Web Privacy

In today’s age of instant information, you expect to access anything you want, from anywhere you want. And you expect to do it with a minimum amount of privacy so that people cannot judge your taste. If you are like most people in most places, it’s absolutely not a problem. You can browse, research, and download fully unencumbered. If you live in any of the 196 countries which support VPNs, you may take the practice of opening any website you want for granted.

Why does the popularity of VPN is increasing?

Unfortunately, this isn’t the direction the web is headed in as the number of countries implementing internet censoring and content filtering is actually growing. While VPNs can bring a multitude of benefits, people sometimes hesitate over concerns that the use may not be legal. It’s important to note that for the most, part they’re perfectly legal and safe to use. We said ‘for the most part’ as some countries have suppressed the use of VPNs, by blocking VPN provider sites, making their provision illegal, or other restrictive means. In this post, we’ll take a look at some countries where VPNs extremely popular because of the existence of internet censorship.

You may wonder why do VPNs become a target for governments looking to tighten control over the internet. The VPN provider acts as your internet service provider when you connect to the VPN. So, rather than being able to track the websites you connect to, your government or your local ISP can only view that all of your traffic is going to your VPN provider’s servers.

If these servers are located outside your country, then you can access sites which would be blocked for traffic generating from your IP address. If the VPN provider doesn’t store any information about its users or their online activities, it becomes even harder for anybody to trace your online activities back to you. In short, apart from encrypting your internet traffic, a VPN may protect your online privacy to a great extent as it masks your actual IP address.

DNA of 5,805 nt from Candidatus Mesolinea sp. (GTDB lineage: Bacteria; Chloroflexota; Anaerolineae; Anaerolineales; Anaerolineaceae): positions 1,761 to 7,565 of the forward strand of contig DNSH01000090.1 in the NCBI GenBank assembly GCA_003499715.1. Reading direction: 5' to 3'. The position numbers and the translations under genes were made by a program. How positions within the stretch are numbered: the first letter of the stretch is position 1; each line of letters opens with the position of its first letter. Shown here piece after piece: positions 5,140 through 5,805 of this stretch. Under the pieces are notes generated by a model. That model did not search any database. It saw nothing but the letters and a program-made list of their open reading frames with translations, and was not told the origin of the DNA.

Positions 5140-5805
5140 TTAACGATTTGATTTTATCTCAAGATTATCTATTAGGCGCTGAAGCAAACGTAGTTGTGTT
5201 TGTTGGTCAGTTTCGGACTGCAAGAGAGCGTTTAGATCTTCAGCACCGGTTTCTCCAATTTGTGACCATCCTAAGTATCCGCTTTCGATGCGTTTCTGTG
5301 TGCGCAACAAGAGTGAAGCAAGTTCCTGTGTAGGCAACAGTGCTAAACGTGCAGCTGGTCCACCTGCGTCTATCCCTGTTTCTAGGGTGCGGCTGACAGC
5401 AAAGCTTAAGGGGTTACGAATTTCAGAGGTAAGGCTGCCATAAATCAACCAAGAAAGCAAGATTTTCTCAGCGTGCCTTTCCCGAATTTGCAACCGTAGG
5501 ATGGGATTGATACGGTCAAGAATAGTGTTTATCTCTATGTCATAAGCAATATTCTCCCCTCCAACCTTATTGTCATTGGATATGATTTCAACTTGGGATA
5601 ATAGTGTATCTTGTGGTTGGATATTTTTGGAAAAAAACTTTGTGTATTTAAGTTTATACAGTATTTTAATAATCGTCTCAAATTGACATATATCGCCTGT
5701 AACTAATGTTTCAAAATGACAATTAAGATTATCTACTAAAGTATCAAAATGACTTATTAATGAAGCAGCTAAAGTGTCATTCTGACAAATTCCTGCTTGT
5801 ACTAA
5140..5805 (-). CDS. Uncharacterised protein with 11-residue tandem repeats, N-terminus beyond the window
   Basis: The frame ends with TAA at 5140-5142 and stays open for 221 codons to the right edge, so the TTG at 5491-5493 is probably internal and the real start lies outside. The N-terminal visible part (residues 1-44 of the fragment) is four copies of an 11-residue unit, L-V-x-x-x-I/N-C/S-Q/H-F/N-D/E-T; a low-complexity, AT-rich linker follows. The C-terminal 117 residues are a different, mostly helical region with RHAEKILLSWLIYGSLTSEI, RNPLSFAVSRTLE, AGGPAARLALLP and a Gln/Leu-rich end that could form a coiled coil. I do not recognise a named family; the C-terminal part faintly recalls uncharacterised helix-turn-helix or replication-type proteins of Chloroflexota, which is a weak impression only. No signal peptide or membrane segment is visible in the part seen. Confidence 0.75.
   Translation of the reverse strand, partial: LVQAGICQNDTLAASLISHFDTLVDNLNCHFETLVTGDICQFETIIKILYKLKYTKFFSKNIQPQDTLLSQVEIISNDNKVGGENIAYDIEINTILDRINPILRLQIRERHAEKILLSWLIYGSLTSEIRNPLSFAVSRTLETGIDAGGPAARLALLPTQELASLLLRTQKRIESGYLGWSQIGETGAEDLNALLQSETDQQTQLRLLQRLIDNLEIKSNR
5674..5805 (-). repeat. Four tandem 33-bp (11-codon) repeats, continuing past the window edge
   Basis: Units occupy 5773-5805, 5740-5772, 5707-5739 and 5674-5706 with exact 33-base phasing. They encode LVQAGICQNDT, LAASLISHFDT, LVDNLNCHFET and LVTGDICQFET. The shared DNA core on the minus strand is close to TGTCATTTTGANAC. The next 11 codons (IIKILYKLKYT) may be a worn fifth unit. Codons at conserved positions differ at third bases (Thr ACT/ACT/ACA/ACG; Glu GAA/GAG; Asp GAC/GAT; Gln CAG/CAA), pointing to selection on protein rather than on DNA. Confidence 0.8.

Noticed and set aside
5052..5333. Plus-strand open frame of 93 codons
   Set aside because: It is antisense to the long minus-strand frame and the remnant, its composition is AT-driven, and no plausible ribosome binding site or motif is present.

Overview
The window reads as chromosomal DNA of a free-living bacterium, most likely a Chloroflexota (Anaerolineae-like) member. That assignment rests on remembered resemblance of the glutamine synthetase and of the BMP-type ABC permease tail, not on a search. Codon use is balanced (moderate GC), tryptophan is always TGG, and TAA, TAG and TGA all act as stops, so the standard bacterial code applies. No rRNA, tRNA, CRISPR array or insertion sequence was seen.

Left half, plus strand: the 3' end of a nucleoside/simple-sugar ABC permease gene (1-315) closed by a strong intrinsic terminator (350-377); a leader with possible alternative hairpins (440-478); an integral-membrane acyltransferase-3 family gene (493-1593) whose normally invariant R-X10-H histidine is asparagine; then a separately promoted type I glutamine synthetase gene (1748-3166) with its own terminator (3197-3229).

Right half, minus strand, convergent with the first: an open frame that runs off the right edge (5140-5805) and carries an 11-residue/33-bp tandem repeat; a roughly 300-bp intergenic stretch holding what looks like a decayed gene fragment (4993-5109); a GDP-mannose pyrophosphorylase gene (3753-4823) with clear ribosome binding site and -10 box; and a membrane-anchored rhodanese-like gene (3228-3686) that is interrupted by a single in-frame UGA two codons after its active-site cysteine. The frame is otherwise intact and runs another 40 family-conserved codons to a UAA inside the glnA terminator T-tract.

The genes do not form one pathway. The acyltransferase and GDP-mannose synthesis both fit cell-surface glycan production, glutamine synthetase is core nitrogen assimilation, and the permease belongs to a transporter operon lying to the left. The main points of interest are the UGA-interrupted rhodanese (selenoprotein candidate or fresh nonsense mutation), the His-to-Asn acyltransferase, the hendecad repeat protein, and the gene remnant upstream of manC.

Countries where VPNs are becoming increasingly popular

The internet offers hope and freedom to disenfranchised people across the globe and the anonymity provided by a VPN can be utilized to circumvent internet censorship. Here’re some countries where VPNs are gaining steady popularity due to heavy internet censorship.

Saudi Arabia

Saudi Arabia is one of the prominent countries censoring the internet because of religious belief. It has blocked around a half million websites which include content comprising material counter to Islamic beliefs. The Ministry of the Interior monitors all internet traffic that is routed through a central point. The ISU or Internet Service Unit is responsible for maintaining the list of blocked websites.

Russia

The internet landscape of Russia is becoming more closed: sites and services (most famously Telegram and LinkedIn) get habitually blocked by the government. It also doesn’t allow unapproved VPN services to be used or operated. Plans for implementing increasingly restrictive laws related to encryption, VPNs, and user data are presently in the discussion.

Iran

Iran is another major censor based on political and religious belief. Though access to the web is available across the country, webmasters, website owners, and bloggers have to register themselves with the Ministry of Art and Culture. Anybody who posts material contrary to the religious beliefs or critical of the government is persecuted and jailed. Apart from this, millions of websites are blocked. Technically, using a non-approved VPN is illegal, but usually, this rule is enforced as a means of suppressing political dissent.

Turkmenistan

The country may not get lots of attention but it holds a fairly authoritarian internet regime. Lots of prominent foreign websites are blocked, and sites are being continuously added to the list by the government as it finds new unapproved material. Most social media platforms are inaccessible together with news media and dissident websites.

Vietnam

The communist party lets its citizens access common websites like Google, MSN, and Yahoo providing they give up the name of every blogger using their services. They also block any website critical of communism or the government and any sites that advocate for human rights, democracy, and freedom. Apart from these, Vietnam uses a law against ‘abusing democratic freedom’ as the foundation for blocking and jailing journalists. In addition, the government uses different harassment techniques to stop known bloggers from attending as well as reporting on events.

Conclusion

It’s quite likely that internet censorship is going to stay for some countries. Be it religious, ideological, political or other, there’ll always be someone who wants to stop access to the spread of content and information. While it’ll always be impossible to end such suppression completely, there’re ways to circumvent it and using a VPN is probably the best one among them. It’s important to note that different countries block different materials and use different software, so a VPN that works in a particular country may not work properly in another.